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AFLW: Rules prompt rethink

Lee Gaskin, AFL Media  December 15, 2017 11:39 AM

AFLW 2018 Portraits - Adelaide Crows

ADELAIDE, AUSTRALIA - DECEMBER 8: Bec Goddard, Senior Coach of the Crows poses for a portrait during the Adelaide Crows Womens team photo day at AAMI Stadium on December 8, 2017 in Adelaide, Australia. (Photo by Adam Trafford/AFL Media)

I think the players' welfare is paramount, but I know the AFL will be monitoring that really closely to see how that plays out

Adelaide’s AFL Women's premiership-winning coach Bec Goddard will have to balance her rotations more carefully after having one player removed from the interchange bench for next season.

Teams will have 21 players for each game, with 16 on the ground and five on the bench, compared to six on the bench for this year's inaugural season.

The reduction in the number of players was announced at the same time as the introduction of the last-touch rule for when the ball goes out of bounds, in an effort to speed up the game.

There will also be two minutes of time-on played in every 15-minute quarter to account for any delays during the match.

The change in the number of players was made after data revealed that, on average, one to two players from each team only played about 35 per cent of game time.

Goddard said that wasn't the case at the Crows, as they spread minutes throughout their entire team to cope with the heat and their attacking game style.

"At Adelaide, we certainly used our rotations with all six players on the bench and we didn't discriminate about how we did that, everyone was selected on their own merits and they were used accordingly," Goddard told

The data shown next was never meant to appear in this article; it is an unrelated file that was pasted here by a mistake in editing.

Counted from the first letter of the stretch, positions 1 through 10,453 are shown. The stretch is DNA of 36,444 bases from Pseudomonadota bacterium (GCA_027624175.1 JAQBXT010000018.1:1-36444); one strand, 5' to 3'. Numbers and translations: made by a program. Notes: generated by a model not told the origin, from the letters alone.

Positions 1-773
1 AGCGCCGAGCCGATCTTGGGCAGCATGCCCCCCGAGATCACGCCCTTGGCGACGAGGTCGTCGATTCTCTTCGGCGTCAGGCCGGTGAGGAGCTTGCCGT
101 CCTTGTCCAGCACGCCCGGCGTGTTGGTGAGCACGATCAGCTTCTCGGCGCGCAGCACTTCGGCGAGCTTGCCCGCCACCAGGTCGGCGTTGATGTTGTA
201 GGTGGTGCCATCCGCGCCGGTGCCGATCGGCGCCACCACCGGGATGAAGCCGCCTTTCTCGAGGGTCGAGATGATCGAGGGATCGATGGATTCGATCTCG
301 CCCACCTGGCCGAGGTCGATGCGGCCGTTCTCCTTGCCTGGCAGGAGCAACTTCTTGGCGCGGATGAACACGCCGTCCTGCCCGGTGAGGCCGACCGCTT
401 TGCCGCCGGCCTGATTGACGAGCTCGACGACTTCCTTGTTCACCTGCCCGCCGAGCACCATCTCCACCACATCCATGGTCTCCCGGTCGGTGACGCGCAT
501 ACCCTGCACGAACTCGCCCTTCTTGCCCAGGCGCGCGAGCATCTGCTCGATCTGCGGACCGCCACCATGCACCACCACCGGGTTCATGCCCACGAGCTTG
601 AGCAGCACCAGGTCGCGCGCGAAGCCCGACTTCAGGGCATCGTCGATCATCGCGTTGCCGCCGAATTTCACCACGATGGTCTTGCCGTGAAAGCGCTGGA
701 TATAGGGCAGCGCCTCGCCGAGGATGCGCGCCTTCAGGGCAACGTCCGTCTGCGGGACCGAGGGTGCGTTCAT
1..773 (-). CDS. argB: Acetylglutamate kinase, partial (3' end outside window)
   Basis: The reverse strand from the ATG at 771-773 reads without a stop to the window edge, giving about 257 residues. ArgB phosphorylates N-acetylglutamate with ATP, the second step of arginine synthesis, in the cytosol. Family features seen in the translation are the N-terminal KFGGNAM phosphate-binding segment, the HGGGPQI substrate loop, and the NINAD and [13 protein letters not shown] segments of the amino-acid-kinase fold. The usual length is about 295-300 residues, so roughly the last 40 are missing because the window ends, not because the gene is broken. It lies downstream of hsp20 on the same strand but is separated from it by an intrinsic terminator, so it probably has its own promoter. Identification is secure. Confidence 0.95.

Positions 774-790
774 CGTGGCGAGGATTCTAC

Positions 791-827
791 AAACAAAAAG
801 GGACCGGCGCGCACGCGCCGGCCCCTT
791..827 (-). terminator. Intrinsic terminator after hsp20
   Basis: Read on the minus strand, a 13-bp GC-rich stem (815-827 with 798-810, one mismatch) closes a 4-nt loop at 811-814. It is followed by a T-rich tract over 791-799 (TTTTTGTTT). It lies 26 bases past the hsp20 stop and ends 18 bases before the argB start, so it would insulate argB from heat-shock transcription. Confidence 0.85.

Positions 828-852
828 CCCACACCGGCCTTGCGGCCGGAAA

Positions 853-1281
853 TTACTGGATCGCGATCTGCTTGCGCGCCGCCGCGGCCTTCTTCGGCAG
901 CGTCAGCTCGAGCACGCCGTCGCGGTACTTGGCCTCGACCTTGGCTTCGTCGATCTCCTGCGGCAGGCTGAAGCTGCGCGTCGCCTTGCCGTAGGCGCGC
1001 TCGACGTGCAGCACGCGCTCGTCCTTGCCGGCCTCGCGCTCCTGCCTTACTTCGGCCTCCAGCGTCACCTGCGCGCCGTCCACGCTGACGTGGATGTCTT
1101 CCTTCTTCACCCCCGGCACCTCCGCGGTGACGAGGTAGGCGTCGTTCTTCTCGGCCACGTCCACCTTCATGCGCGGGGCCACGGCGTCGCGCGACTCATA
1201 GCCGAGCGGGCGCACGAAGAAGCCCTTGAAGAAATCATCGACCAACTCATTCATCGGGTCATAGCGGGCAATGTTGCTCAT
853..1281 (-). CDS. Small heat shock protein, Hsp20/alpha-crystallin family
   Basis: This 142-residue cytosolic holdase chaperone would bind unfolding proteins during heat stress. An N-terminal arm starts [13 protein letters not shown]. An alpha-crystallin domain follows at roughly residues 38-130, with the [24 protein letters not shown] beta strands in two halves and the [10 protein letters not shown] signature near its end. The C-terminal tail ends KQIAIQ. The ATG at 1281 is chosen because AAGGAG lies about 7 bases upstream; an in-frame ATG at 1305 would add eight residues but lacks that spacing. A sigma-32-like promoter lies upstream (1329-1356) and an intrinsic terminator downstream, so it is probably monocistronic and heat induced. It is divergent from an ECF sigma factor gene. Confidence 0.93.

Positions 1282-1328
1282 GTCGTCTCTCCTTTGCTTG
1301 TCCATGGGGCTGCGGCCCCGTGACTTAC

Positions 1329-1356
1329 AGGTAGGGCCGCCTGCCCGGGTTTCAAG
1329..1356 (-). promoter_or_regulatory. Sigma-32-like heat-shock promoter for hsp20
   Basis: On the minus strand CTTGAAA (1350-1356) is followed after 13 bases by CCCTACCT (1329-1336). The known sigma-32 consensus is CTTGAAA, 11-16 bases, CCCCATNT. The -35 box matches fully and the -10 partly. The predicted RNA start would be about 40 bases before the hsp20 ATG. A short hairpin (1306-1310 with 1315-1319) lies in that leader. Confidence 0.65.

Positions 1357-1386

"Other teams didn't do that, and because of that, the statistics indicated that the bench wasn't used as much.

"I think if we're going to the last-touch rule, the game is increasing in time and we're in the middle of summer, and now we've got one less player, I think the players' welfare is paramount, but I know the AFL will be monitoring that really closely to see how that plays out.

"They've already shown that they've set up a great competition where they want to see the best skills on display, and if it doesn't work, then it will be changed."

Goddard said she agreed with the last-touch rule but it was up to coaches to implement entertaining game styles.

The inaugural season of AFLW surpassed all expectations, with big crowds across the competition and huge television ratings.

"I believe the onus is on the coaches in the competition as the custodians of the game, to make sure the game plans they're using, in addition to the rule tweaks, aren't defeated," Goddard said.

"Some teams play a style of game that encourages one-on-one contests, and other teams play a different style.

"That's fine, but at this stage, when we're trying to get new viewers to the game and make the brand as best as we can, it's really important that we're careful about the way we coach and what plans we set up."

The Crows will have a practice match against Fremantle in Darwin on January 20 before opening their title defence with a Grand Final rematch against the Brisbane Lions on February 3 at Norwood Oval.